If all things in this universe are impelled by consciousness — the master idea explored in the previous article in this series (“Consciousness, the Key to Indic Thought”, 6 August) — it stands to reason that all things are potentially sacred. The cosmos itself, to begin with, and this finds its way beyond India’s philosophico-spiritual texts: in his Aryabhatiya (early sixth century CE)the celebrated early Indian mathematician Aryabhata suddenly abandons his dry procedures and formulas to note, as though enthralled by the contemplation of this infinite universe, “Knowing the motion of the Earth and the planets on, one attains the supreme brahman after piercing through the orbits of the planets and stars.” Brahman (not to be confused with the creator god Brahma) is the supreme essence of this universe. Two centuries later, another fine mathematician, Lalla, will echo this thought: “He who acquires a comprehensive knowledge of the celestial sphere … sees, in front of his eyes as it were, the whole universe; he gets spiritually enriched and attains moksha….”

Let us return to earth, which must be equally sacred, as I wrote on “India’s own sacred ecology (5 December 2016); from that point of view, there is no distinction between heaven and earth, the creator and the created. (Indeed, Indian thought has enjoyed invoking such pairs of “opposites”, only to fuse them back together: Shiva-Shakti, Ardhanarishvara, Purusha-Prakriti, Harihara….) To hold nature and life sacred and occasionally to deify them has not been India’s prerogative: most other pre-Christian cultures did so too, from the Egyptian or the Greek to the Native American and aboriginal cultures, leaving behind moving invocations of Nature’s beauty and bounty as the sustainer of all life.

India, however, went further or deeper in giving this concept a body, not content with deifying oceans, mountains, rivers, animals and plants, but integrating all of them in her pantheons, worships, rituals, paintings, sculptures, monuments and literary compositions. It is easy enough to ridicule our “sacred cows”, but the same sacredness extends to all animals, even the humble rat, as Deshnoke’s temple to Karni Mata testifies, sheltering thousands of them. Before we snigger again, let us reflect on the concepts these beliefs attempt to express. Nanditha Krishna’s recent bookHinduism and Nature, provides a wealth of illustrations of this love story between the two.

But are these mere “beliefs”? They resulted, as every student of history knows, in ecological practices ranging from wildlife and forest conservation to water management and traditions of food growing and sharing—practices we are groping back towards in the current ecological crisis. Indeed, contemporary environmental thinkers, especially those of the “deep ecology” school, have often acknowledged finding inspiration from Hindu, Buddhist and Jain concepts—even as they have rejected the biblical legitimisation of man’s God-given dominance and exploitation of all creation. My own “belief” is that time will show the wisdom of the sacralisation of Nature early India systematically undertook. As the US astronaut Edgar D. Mitchell said in 1971, during the Apollo 14 mission, saving the planet will take nothing less than “a transformation of consciousness.”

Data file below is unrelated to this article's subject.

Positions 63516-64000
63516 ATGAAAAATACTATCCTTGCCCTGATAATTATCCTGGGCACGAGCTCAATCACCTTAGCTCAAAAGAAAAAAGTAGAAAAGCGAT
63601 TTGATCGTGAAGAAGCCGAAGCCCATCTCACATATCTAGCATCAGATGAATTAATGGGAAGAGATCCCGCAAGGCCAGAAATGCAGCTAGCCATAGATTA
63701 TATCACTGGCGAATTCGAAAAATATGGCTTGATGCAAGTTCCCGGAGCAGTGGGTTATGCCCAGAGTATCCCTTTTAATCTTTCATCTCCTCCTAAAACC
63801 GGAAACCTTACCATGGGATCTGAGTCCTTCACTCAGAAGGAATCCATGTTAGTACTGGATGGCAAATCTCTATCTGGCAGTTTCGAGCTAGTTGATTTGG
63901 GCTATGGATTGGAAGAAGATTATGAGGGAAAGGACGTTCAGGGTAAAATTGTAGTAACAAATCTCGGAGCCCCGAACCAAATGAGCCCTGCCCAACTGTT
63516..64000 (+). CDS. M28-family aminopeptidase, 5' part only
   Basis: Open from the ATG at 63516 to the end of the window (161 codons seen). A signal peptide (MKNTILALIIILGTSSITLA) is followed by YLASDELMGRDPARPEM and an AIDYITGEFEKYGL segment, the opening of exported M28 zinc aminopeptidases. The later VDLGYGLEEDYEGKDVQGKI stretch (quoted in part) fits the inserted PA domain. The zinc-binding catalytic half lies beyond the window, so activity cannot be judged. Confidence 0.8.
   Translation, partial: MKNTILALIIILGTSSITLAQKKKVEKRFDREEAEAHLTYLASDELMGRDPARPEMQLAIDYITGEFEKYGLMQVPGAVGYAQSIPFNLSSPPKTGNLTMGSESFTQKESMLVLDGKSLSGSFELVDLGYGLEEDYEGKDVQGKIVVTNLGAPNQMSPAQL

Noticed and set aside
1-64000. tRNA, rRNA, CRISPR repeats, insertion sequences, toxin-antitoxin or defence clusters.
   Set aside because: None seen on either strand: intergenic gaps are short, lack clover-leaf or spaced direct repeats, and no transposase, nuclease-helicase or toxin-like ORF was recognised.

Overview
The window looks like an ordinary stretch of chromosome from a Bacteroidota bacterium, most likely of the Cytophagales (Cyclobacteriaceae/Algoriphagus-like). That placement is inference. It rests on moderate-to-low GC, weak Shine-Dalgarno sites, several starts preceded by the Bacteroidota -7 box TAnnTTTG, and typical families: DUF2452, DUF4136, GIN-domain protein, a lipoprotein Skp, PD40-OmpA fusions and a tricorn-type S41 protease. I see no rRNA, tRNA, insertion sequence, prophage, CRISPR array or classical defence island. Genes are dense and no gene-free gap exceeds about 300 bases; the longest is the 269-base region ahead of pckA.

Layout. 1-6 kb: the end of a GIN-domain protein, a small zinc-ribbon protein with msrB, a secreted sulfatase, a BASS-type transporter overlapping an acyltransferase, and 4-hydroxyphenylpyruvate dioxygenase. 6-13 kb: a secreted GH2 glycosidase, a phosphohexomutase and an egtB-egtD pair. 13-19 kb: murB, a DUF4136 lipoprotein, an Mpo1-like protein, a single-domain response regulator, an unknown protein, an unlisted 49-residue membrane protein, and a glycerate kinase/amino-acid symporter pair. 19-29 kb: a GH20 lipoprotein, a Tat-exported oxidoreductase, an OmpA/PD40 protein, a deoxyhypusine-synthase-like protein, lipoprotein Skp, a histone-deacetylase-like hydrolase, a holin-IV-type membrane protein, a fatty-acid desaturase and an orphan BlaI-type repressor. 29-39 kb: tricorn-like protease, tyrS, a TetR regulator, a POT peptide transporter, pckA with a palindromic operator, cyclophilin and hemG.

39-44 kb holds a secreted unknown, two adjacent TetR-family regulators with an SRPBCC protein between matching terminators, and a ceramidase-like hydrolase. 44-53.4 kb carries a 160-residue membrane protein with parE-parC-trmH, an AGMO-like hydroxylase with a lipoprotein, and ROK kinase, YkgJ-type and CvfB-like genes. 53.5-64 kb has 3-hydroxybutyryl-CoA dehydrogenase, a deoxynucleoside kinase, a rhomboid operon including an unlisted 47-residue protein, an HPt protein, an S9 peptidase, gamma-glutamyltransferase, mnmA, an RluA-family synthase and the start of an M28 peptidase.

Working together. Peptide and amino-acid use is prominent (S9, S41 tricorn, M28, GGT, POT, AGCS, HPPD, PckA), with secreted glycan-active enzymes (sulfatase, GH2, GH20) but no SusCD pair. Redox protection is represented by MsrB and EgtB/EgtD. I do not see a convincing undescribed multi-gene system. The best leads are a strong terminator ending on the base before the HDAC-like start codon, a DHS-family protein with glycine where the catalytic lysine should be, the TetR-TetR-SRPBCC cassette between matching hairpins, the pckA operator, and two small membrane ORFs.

The transition to the land is but a small step: imbuing the geography with sacredness began in early Vedic times. Pilgrimage sites and routes, networks of landmarks connected with the two Epics were some of the devices used with great efficiency; in today’s Tamil Nadu, villagers sometimes point to hillocks sitting in the plains as being detached lumps from the mountain Hanuman carried back, flying, from the Himalayas to Lanka. Rocks, caves and shrines were visited by Agastya or Rama or the Pandavas—anyone, in fact, as long as the place and therefore the society living there can somehow be attached to a Greater Story. This construction of a sacred geography, studied by a few scholars such as the anthropologist K.S. Singh or the geographer Rana P.B. Singh, finds no place in our textbooks, even though it was a major contributor to the cultural integration of early India and the building of an Indian identity.

Enough has been said and written on India’s classical arts: the temple builder, the sculptor’s mastery, the dancer’s body or the musician’s instrument. The artists strive to convey through their medium something of the divinity, or to connect us to it by creating a range of emotions in us. In the process, the borderline with profane art is often blurred: even a humble residence can invoke cosmic principles of vastuvidya. Ultimately, nearly nothing of daily life seems to be left out of the exercise: from birth to death, with marriage and childbirth on the way, every stage is an occasion to reconnect to a greater purpose beyond the drab daily routines. Even sexuality can be part of the sacred, as the Brihadaranyaka Upanishad (no, not the Kama Sutra) makes clear.

 Food production, sharing and consumption are also part of this vision in which nothing, ultimately, is “secular”. An old legend concerning Thiruvalluvar, the author of the celebrated Kural, narrates how, whenever he sat at his meal served by his wife, he would always keep next to him a toothpick, but would never use it in the end. His wife was intrigued, but perhaps too shy to ask. After a few decades of this ritual, however, curiosity got the better of her and she asked her husband the burning question. “My dear,” he answered, “should you ever have spilled a grain of rice while serving me, I would have picked it with the toothpick, since food is a gift of the gods and not to be wasted; but I never needed to do so, since you never spilled a single grain.” Are there not some lessons here for our current cult of unbridled consumption and wastage? – The New Indian Express, 3 September 2018